Pre-post neuropsychological data collected as part of an 8-week, double-blind, placebo-controlled trial of citalopram in depressed patients aged 75 years and older were used to examine change in cognitive functioning.
University affiliated outpatient psychiatry clinics.
One hundred seventy-four community dwelling men and women 75 years or older with non-psychotic unipolar depression.
Neuropsychological assessments included mental status (Mini-Mental Status Exam), psychomotor speed (WAIS-III Digit Symbol Subtest), reaction time (Choice Reaction Time), visual-spatial skill (Judgment of Line Orientation), executive functioning (Stroop Color/Word Test), and memory (Buschke Selective Reminding Test).
Differences in the pattern of change by treatment group depended on responder status. Citalopram non-responders were the only group to decline on verbal learning and psychomotor speed. Citalopram responders showed significant improvement in visuospatial functioning compared to non-responders in either condition, but their improvement was not greater than responders on placebo. Citalopram responders showed greater improvement on psychomotor speed than citalopram non-responders, but their improvement was not greater than placebo responders or non-responders.
Medication may have a deleterious effect on some aspects of cognition among patients age 75 and over who have not responded. This suggests that patients should not be maintained on a medication if they have not had an adequate response.
cognitive functioning; cognitive impairment; geriatric depression; late-life depression; citalopram
The increase in serotonin (5-HT) neurotransmission is considered to be one of the most efficacious medical approach to depression and its related disorders. The selective serotonin reuptake inhibitors (SSRIs) represent the most widely antidepressive drugs utilized in the medical treatment of depressed patients. Currently available SSRIs include fluoxetine, sertraline, paroxetine, fluvoxamine, citalopram and escitalopram. The primary SSRIs pharmacological action’s mechanism consists in the presynaptic inhibition on the serotonin reuptake, with an increased availability of this amine into the synaptic cleft. Serotonin produces its effects as a consequence of interactions with appropriate receptors. Seven distinct families of 5-HT receptors have been identified (5-HT1 to 5-HT7), and subpopulations have been described for several of these. The interaction between serotonin and post-synaptic receptors mediates a wide range of functions. The SSRIs have a very favorable safety profile, although clinical signs of several unexpected pathologic events are often misdiagnosed, in particular, those regarding the eye. In all cases reported in the literature the angle-closure glaucoma represents the most important SSRIs-related ocular adverse event. Thus, it is not quite hazardous to hypothesize that also the other reported and unspecified visual disturbances could be attributed - at least in some cases - to IOP modifications. The knowledge of SSRIs individual tolerability, angle-closure predisposition and critical IOP could be important goals able to avoid further and more dangerous ocular side effects.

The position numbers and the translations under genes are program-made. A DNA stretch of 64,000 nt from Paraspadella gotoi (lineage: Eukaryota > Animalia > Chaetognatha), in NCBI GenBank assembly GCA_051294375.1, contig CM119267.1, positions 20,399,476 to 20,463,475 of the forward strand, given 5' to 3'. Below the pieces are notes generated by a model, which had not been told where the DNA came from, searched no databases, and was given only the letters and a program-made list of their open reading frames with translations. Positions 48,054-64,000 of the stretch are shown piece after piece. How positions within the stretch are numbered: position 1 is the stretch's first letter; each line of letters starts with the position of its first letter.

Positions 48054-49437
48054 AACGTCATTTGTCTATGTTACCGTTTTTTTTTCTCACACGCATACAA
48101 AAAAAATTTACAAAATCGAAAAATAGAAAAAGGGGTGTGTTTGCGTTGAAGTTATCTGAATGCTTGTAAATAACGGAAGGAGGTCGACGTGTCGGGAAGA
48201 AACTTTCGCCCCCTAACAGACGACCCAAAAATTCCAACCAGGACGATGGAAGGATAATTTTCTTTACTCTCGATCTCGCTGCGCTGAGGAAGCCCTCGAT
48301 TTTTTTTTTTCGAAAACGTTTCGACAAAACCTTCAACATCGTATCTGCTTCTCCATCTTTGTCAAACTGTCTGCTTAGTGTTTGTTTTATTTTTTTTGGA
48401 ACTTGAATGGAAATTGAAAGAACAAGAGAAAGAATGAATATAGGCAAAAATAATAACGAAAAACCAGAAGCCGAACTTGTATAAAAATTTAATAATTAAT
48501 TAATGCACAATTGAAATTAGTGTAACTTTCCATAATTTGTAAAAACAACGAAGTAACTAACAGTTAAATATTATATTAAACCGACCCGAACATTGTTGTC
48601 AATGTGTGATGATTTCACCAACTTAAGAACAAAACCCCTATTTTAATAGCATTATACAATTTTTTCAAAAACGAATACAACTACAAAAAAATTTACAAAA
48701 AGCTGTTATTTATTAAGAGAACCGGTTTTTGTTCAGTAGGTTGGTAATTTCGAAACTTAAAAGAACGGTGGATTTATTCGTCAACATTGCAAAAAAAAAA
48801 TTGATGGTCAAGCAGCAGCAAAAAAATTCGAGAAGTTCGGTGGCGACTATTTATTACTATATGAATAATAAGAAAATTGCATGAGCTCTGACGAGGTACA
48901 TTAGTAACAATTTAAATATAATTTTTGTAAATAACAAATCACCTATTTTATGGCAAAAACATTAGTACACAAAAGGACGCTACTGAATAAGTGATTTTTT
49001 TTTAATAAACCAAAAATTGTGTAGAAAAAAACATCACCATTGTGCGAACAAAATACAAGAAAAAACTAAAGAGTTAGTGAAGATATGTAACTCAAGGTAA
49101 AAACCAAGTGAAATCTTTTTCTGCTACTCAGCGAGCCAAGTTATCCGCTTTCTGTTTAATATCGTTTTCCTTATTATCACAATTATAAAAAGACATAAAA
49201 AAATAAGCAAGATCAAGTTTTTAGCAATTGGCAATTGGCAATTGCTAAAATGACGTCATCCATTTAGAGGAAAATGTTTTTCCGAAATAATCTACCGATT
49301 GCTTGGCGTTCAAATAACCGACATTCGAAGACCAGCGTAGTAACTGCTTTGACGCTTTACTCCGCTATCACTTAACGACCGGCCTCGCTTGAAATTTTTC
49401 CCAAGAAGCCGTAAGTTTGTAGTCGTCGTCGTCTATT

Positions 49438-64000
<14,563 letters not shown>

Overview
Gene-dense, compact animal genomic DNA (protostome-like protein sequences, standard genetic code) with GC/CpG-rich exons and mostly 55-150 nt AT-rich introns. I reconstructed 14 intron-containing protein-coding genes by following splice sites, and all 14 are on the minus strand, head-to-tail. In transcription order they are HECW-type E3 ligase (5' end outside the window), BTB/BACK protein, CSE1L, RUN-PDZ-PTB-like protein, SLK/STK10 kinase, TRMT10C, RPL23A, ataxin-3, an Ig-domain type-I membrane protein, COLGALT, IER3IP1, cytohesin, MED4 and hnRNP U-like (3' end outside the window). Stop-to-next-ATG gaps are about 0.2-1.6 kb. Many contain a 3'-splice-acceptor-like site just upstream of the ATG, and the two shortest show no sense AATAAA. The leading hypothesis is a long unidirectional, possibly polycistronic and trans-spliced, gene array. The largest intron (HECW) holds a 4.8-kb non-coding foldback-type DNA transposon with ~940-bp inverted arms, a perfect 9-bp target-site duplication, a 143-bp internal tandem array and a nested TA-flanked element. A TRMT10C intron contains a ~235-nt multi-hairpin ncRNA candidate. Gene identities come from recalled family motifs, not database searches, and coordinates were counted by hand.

Fluoxetine; sertraline; paroxetine; fluvoxamine; citalopram; escitalopram; intraocular pressure; side effects.
OBJECTIVE: To determine the risk of congenital cardiac abnormalities associated with use of selective serotonin reuptake inhibitors (SSRIs) during pregnancy.
PATIENTS AND METHODS: We conducted a retrospective review of the medical records of all pregnant women presenting at Mayo Clinic's site in Rochester, MN, from January 1, 1993, to July 15, 2005, and identified 25,214 deliveries. A total of 808 mothers were treated with SSRIs at some point during their pregnancy. We reviewed the medical records of the newborns exposed to SSRIs during pregnancy to analyze their outcomes, specifically for congenital heart disease and persistent pulmonary hypertension of the newborn.
RESULTS: Of the study patients, 808 (3.2%) took an SSRI at some point during the antenatal period. Of the 25,214 deliveries, 208 newborns (0.8%) were diagnosed as having congenital heart disease. Of the 808 women exposed to SSRI during pregnancy, 3 (0.4%) had congenital heart disease compared with 205 (0.8%) of the 24,406 women not exposed to an SSRI (P=.23). Of the total number of deliveries, 16 newborns were diagnosed as having persistent pulmonary hypertension of the newborn, none of whom had exposure to SSRIs (P>.99).
CONCLUSION: Our data are reassuring regarding the safety of using SSRIs during pregnancy.
Of the 808 women who took a selective serotonin reuptake inhibitor during pregnancy, 3 (0.4%) had congenital heart disease; of the 25,214 deliveries, 208 newborns (0.8%) were diagnosed as having congenital heart disease; these findings reconfirm the safety of these drugs for pregnant women.